The resulting consequences of the “paradigm shift” in the Chorale’s programming, and the integrated Aztec-themed program it created, were profound, notable and immediately apparent. Prior to attending the Saturday, March 12 concert, I was worried about the size of the audience it would receive, because that weekend the Chorale was competing with an extraordinary number of other performing arts events attracting the Rogue Valley performing arts audience, including: a Rogue Valley Symphony fund raiser featuring a Metropolitan Opera soprano, an SOU Chamber and Concert Choir concert, a Jackson County Community Concert Association concert, a Daniel Chavez Quartet concert, performances of Oregon Cabaret Theatre’s Johnny Cash musical, Ring of Fire, Oregon Shakespeare Festival’s music infused productions of Twelfth Night and Yeoman of the Guard, as well as the dramas Great Expectations and River Bride, and Ashland Contemporary Theatre’s Red. I was afraid there was not going to be enough audience to go around, to fill the venue for the Chorale’s concerts. How wrong I was. Because of the “paradigm shift” in the Chorale’s programming, the Misa Azteca concert was different than any other choral or classical music concerts presented around here – AND it attracted a different audience, which practically filled the large Craterian venue. On Saturday evening, unlike at ALL the other performing arts events I attend in the Rogue Valley where the audience is primarily “white hairs” (senior affluent Caucasians), the Misa Azteca audience were predominantly millenials, not seniors – white hairs were sparse, and the audience was notably mixed, not just Caucasians. The novel and different approach to staging a concert by Ms. Hunter and the Chorale was brilliant, and a sea change for performing arts around here. The programming strategy and its result are something the rest of the local performing arts organizations, which are tapping out the “white hairs” in this area, can sit up and take notice of.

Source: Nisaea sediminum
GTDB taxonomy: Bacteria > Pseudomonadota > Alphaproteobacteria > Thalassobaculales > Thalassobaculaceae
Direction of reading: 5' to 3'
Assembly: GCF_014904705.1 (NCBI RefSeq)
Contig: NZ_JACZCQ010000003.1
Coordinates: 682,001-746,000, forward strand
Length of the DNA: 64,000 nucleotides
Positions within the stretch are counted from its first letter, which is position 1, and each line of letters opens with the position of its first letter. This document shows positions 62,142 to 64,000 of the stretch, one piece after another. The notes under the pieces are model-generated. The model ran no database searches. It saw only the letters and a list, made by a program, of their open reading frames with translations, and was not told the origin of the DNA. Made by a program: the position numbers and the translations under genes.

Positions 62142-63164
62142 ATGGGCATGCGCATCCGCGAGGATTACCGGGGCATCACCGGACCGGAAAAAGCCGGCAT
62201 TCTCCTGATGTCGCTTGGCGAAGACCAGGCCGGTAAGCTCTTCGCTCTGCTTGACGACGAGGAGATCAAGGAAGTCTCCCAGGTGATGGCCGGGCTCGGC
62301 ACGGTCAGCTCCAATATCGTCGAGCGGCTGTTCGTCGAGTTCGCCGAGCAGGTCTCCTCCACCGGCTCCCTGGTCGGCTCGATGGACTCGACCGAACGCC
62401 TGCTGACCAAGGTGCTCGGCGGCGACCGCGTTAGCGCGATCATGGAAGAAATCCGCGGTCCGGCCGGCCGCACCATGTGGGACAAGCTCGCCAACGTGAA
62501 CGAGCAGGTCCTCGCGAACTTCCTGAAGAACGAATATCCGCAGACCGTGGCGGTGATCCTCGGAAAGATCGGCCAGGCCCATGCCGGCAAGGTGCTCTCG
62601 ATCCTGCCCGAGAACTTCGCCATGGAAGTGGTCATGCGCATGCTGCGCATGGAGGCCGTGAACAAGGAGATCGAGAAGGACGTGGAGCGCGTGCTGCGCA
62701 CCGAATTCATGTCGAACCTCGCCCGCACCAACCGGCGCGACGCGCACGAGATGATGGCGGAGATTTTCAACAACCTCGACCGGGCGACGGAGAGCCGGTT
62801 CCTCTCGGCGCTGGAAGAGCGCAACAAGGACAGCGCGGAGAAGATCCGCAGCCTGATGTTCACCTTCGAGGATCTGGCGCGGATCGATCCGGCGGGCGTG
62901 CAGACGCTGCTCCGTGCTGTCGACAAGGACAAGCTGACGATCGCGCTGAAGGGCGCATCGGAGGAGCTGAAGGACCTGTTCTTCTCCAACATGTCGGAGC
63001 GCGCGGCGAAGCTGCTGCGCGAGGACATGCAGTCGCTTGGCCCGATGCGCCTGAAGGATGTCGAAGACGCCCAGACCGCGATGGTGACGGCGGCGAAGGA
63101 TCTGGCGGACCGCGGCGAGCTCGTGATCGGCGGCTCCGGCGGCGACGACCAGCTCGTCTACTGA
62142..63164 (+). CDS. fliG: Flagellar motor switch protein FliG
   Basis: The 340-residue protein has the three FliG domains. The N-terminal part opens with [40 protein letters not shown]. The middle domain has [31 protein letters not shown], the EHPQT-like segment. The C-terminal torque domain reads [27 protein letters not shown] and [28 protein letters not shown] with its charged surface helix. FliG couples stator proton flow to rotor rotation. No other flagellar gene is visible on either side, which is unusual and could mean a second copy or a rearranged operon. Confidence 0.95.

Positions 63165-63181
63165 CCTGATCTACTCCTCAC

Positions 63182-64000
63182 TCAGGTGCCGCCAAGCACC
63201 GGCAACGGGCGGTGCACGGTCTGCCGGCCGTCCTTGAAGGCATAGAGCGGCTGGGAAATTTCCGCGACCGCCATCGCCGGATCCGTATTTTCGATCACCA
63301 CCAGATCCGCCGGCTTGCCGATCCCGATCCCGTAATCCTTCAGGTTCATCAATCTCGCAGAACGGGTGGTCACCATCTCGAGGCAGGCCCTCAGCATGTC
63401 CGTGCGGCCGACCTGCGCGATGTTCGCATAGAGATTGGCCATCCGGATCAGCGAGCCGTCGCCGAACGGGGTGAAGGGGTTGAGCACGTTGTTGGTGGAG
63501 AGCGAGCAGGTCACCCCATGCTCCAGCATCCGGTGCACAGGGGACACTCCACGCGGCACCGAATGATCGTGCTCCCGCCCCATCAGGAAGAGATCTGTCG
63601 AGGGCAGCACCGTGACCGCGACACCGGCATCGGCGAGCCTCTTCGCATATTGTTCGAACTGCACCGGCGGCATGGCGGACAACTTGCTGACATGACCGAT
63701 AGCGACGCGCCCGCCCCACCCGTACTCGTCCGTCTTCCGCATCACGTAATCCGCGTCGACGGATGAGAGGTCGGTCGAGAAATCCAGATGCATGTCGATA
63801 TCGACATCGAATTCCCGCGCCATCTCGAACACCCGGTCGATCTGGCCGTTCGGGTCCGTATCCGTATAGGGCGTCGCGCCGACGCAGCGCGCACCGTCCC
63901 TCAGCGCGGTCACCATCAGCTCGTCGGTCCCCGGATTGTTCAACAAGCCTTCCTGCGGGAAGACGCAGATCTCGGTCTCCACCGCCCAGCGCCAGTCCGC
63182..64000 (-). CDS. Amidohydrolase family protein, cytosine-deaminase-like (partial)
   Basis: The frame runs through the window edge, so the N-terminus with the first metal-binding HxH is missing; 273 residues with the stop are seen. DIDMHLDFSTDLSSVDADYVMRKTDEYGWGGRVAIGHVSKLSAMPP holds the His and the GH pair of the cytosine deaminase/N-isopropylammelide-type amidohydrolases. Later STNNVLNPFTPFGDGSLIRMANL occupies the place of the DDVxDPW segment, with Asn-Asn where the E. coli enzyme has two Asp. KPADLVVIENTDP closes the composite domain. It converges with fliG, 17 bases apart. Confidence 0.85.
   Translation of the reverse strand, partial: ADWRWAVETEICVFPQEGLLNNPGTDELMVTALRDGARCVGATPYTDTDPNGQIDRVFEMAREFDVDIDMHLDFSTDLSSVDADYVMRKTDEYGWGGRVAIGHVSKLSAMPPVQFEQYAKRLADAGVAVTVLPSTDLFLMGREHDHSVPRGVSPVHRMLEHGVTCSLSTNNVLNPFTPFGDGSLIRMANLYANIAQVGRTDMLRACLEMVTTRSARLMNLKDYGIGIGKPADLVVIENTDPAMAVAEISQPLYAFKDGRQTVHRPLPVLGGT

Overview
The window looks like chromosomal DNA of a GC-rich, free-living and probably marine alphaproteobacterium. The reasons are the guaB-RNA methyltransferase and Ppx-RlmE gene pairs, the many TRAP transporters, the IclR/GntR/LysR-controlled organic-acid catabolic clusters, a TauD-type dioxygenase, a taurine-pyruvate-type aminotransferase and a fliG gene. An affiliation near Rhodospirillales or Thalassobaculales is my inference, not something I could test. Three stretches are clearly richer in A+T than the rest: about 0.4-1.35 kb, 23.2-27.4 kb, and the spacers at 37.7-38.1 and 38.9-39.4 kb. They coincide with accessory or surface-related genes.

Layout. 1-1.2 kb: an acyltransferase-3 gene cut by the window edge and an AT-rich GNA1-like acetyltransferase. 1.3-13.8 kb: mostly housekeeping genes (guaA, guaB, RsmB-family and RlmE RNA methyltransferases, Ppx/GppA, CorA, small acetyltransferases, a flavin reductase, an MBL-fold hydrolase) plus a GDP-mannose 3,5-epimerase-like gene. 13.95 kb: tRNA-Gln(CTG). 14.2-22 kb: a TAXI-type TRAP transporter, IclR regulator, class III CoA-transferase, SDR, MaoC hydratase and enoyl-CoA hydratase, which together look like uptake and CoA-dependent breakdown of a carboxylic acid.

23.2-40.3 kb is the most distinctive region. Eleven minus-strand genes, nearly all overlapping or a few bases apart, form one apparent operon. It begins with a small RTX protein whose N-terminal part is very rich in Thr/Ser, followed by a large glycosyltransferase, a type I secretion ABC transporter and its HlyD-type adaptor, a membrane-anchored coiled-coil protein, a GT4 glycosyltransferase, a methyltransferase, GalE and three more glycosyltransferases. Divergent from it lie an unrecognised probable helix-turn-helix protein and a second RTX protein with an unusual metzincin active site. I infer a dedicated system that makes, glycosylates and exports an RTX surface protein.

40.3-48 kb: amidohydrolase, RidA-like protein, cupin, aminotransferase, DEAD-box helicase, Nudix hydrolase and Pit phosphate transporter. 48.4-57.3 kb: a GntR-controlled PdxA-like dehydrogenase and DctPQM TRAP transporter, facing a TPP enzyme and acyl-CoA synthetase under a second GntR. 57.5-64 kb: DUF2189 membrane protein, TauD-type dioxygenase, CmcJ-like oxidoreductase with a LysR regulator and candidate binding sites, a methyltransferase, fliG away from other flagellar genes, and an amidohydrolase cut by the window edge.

Now, finally, a few words about that performance of the new, original choral work, Misa Azteca. The work is truly wonderful, a modern masterpiece for choir, soloists, and instrumentalists, in the manner of earlier great choral works by composers like Bach, Mendelsohn, Handel, etc. The eight movements not only mirror elements of the structure of some of the earlier great choral masterpieces (e.g., a Kyrie, Gloria, Credo, Sanctus, Agnus Dei, Salve Regina, etc.) but they provide a an extensive, superlative and gratifying variety of choral singing dynamics, tempos, and stylings, as well as extraordinary solos and duets for soprano, tenor and mezzo soprano soloists, with varying accompaniments by piano, guitar and percussion. The entirety of the work, a 50 minute oratorio, would have been concert enough to be worth the price of a ticket, though the rest of the integrated program doubtless help attract the diverse and out-of-the-ordinary audience to the concert.
The first movement of Misa Azteca was a Kyrie, sung dramatically and passionately by the Chorale, accompanied deftly on the piano by accompanist Mikiko Petrucelli and with prominent and well done Aztec percussion by Theresa McCoy, which promptly made it clear to the audience that this was a choral work masterpiece that will enter the catalog of oft performed significant major choral works. With permission of the composer and the Chorale, I have a two minute excerpt recording of the conclusion of the Kyrie movement for you to hear and see for yourself:
The second movement was a Gloria which presented nice back and forth turns between the Chorale and the tenor soloist, Ricardo Garcia. The Chorale, once again, distinguished itself, singing beautifully, and Mr. Garcia contributed a rich tenor voice, well controlled and quite moving to hear.